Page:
Behavioral investing: Understanding your clients’ complacency Article added by Dave Scranton on March 24, 2011
Ranked: #85 (795 pts)
It's been two full years now since the markets hit bottom on March 9, 2009, with the S&P 500 closing at 676 and the Dow falling to 6,547. A few months later in September, I talked with advisers about how to instill urgency in a rising market. Having ridden the market into the basement, investors were staying in — or jumping back in — in an attempt to recover their losses.
Now, two years later, the market is up almost 100 percent, and your clients have a totally different set of reasons for complacency. Most people I talk to — clients included — believe that the government policies, and the amount of money they're spending to carry out those policies, are not good. They feel the recovery is very slow or non-existent. Add to that the huge government debt, U.S. states and foreign countries in danger of defaulting, and the impact of world unrest on oil prices, and folks don't see a lot to feel great about.
And yet, there still seems to be a sense of complacency. How do we explain that and, more importantly, how do we address it? Well, the answer to the first question can be found in the science of behavioral investing. Basically, the concept of behavioral investing attempts to explain in psychological terms how human emotions affect the financial decisions of investors — and oftentimes their advisers.
Several recent studies indicate that over most periods, the average investor in the stock market earns a much lower return than the market overall. Over the very long term, the stock market averages 9 percent to 10 percent. Some of these studies say the average investor over this same time averages 6 percent to 7 percent, with some as low as 3 percent. So why do most investors perform so poorly?
The bottom line is that most of us are simply not "wired" to be successful investors. As human beings, we all have a highly emotional component to our decisions, especially when that decision concerns our life savings. That component is one of the primary reasons most people invest through the "rearview mirror." Only after a big run up in the stock market, like we're experiencing now, do many have the confidence to invest.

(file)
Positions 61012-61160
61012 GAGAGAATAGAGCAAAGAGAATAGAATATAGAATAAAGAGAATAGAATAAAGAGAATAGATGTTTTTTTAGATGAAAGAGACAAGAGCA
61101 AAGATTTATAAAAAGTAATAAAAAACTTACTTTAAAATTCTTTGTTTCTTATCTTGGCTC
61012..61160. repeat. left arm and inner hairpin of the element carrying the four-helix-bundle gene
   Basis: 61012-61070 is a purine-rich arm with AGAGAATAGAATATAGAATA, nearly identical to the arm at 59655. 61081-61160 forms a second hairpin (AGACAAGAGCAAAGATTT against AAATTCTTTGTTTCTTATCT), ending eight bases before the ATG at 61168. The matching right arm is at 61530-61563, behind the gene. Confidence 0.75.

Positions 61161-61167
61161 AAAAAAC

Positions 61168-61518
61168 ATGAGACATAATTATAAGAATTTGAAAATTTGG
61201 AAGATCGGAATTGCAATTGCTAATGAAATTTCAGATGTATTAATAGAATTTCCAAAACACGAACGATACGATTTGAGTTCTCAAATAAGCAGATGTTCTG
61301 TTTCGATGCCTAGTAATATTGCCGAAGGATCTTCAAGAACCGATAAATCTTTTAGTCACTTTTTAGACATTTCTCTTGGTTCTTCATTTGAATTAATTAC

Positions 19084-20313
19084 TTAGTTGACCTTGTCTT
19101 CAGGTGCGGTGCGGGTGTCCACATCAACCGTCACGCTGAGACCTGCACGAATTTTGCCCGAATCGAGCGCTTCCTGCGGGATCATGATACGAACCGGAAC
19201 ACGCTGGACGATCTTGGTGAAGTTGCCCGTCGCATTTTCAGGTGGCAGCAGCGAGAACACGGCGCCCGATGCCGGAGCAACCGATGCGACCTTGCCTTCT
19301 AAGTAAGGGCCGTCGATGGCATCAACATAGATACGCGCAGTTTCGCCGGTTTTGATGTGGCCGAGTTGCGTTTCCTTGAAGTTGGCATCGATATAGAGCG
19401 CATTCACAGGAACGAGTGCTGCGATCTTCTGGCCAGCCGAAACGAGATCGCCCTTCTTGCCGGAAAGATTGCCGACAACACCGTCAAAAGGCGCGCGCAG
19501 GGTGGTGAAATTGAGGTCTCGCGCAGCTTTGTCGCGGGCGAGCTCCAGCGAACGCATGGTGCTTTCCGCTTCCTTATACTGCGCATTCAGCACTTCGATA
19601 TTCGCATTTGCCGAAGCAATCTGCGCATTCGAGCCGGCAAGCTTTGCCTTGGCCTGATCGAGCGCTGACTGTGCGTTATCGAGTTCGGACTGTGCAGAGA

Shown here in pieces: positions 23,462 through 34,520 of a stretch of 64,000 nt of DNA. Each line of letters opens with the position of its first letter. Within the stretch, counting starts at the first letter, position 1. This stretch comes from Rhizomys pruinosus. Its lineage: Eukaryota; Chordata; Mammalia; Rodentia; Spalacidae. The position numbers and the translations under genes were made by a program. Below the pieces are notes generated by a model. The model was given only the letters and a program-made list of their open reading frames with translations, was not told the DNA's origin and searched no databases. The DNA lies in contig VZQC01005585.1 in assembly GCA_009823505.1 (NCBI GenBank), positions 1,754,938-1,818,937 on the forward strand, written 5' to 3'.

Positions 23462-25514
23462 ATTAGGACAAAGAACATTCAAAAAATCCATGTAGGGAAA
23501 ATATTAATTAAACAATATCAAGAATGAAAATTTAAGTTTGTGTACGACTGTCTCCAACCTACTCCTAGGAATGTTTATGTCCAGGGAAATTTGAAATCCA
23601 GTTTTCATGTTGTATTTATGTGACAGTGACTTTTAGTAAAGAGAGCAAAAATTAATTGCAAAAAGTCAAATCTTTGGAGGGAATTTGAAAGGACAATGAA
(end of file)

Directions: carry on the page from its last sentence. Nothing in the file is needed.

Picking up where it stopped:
Unfortunately, they have missed out on most of the gains, and have entered the market when the next drop is much closer — often right around the corner. When the market descent begins, the average investor stays put. After all, they have been trained that the market "always comes back." Only after the drop becomes more significant, and the pain too great to bear, does the average investor "capitulate" and sell. The end result: They've just bought high and sold low, precisely the opposite of what they wanted to accomplish.
That American spirit
There's another factor that comes into play here. When it comes to our money, Americans are naturally inclined to be almost blindly optimistic. After all, experience teaches us that our country tends to handle challenges and come out stronger on the other side. But at times, unfounded optimism can lead investors astray. Some of the current wave of market optimism comes from the big Wall Street firms, some from advisers who unknowingly are using biased research, and some from the media.
Now, don't get me wrong — optimism is a wonderful quality in the human spirit. Few great accomplishments have been achieved without the fuel of optimism. Unfortunately, you cannot will the markets to rise with optimism alone. One irrefutable fact exists: We have been in a secular bear market since 2000. And when the tide goes out, all the boats fall.
It’s our job to turn this tide of emotion and optimism, and help our clients understand that this could be the best time for them to make a change. Shatter complacency, and help your clients start moving to safety.
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